Tanya Bower-Johnson sells homes for a living.
Her husband, Mark Johnson, remodels homes for a living.
One might think they’d get enough of staging and gutting homes during the day, but the couple just can’t stay still.
They had completed an extensive remodeling job on their Southern Hills home when they felt a tug to explore a home six houses down that had just come on the market.
The mid-century ranch was all original, down to the mahogany woodwork and hardwood floors. It was ripe for a makeover.
Tanya says she was particularly drawn by the home’s ornate double front doors.
“That whole mid-century vibe just kind of attached itself to us,” Tanya says.
As they looked around the house, “Mark is like, ‘That wall can come down and that wall can come down.’ I thought, this is fun,” Tanya recalls.
The couple bought the home in August 2019, rolled up their sleeves and with the help of son Gus, now 9, got busy.
“That’s just our comfort zone,” Tanya says.
They’d hit a pretty good stride just as the pandemic hit.
“Mark said we have plenty of time to do this project because we’re not going to be working. We gutted it and real estate literally exploded because everybody was off work and decided, ‘Let’s go buy a house,’” Tanya says with a laugh.
Despite their hectic schedules, Tanya says she spent countless hours online, surfing for fresh ideas and inspiration. Pinterest, she says, became a bit of a dirty word for Mark.
In designing the home, the couple opted for bold color and flooring choices while retaining elements of the home’s original design, such as the stone fireplace.
Tanya says her selections of grasshopper green for the front doors and Caribbean blue in the master bathroom raised painters’ eyebrows. “But when it came together, I loved it,” she says.
In the kitchen, Tanya and Mark opted for a sleek design that gives a nod to mid-century decor but is firmly 21st century.
She says kitchens in the 1950s and ’60s didn’t feature as much hardware as modern kitchens tend to have. “I wanted the stove and the refrigerator to be the jewelry of the kitchen and I didn’t want hardware to take away from that.”
Tanya considered turquoise appliances but decided on a sleek white line instead.
“People are like, ‘White appliances? That’s so ’80s,’ but these are cool,” she says.
The couple kept the hardwood flooring throughout most of the home, but made some bold decisions elsewhere.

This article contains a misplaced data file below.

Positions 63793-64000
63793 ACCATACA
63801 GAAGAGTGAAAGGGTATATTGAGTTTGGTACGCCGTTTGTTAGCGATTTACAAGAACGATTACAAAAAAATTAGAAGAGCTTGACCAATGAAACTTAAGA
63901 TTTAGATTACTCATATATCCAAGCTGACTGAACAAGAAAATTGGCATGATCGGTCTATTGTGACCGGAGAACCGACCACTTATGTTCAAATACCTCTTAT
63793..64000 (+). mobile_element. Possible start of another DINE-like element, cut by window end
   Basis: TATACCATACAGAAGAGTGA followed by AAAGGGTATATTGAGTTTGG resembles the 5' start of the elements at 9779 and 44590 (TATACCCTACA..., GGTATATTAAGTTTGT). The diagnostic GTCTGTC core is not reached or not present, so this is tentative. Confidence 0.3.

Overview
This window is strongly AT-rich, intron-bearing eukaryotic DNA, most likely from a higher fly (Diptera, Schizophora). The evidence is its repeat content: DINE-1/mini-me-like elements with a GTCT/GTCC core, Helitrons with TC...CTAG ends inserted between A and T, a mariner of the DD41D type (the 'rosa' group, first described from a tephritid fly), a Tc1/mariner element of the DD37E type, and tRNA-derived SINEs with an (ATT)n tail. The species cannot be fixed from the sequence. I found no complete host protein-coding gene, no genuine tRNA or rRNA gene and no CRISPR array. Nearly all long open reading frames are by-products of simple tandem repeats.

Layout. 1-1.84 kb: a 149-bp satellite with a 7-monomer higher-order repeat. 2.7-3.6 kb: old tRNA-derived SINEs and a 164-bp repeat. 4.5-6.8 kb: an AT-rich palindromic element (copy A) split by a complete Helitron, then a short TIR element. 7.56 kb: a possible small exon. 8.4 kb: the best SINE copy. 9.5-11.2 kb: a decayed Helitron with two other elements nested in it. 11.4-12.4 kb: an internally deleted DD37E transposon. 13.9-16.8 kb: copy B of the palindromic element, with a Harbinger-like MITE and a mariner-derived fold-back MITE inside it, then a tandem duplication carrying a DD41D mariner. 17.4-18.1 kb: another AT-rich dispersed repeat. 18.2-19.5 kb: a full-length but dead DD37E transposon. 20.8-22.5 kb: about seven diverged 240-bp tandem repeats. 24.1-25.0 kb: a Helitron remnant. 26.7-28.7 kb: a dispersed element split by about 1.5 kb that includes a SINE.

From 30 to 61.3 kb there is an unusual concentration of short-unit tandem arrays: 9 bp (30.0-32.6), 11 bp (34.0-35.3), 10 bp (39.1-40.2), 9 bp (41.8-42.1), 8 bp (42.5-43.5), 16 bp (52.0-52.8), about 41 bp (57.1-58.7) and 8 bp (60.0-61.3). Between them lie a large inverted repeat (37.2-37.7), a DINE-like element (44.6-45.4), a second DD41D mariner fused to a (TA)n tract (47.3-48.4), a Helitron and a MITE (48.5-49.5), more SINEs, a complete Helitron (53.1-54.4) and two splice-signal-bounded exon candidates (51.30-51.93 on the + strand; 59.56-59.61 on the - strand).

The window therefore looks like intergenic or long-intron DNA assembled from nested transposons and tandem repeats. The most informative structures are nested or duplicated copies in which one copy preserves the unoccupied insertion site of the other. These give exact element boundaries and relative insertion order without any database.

The hex tile in the kitchen flows into the hardwoods in the living area and terrazzo tiles imported from Spain were installed in one of the bathrooms. But the floor in the sunroom was by far the boldest and most difficult.
Tanya had seen some gorgeous epoxy floors online and thought it would be cool to have a floor that looks like a piece of turquoise.
She says the team they hired to tackle the job were thrilled with the idea for the project, but ran into trouble with the execution.
“It took four attempts,” she says. “The first one had too much copper. The next one wasn’t quite right. The third time, it was perfect. But we left the windows open and it rained that night.”
Fortunately, the fourth time also was perfect.
Tanya says when it comes to design, it pays to be bold.
“Just try it and if it doesn’t work, change it. Like with paint, if you don’t like it, you paint over it. You just throw something at the wall until something sticks,” she says.
But with their home complete, Tanya expresses a familiar restlessness.
“We’re looking for another one,” she says with a laugh, adding that they intend to continue to call Southern Hills their home. “We really like the bones of the houses in this neighborhood. The lots are big, so you’re not on top of each other … I’m pretty sure we’ll stay here.”
If you would like to suggest a home — a friend’s, a family member’s, your own or a client’s — email Jan Peterson at [email protected] In our quest to showcase the widest variety of homes possible, we will occasionally feature homes on the market. In order for listed homes to be considered, they must be furnished and the owner must consent to an interview. Addresses of homes are published only if the home is listed on the MLS or if requested as part of a homes tour.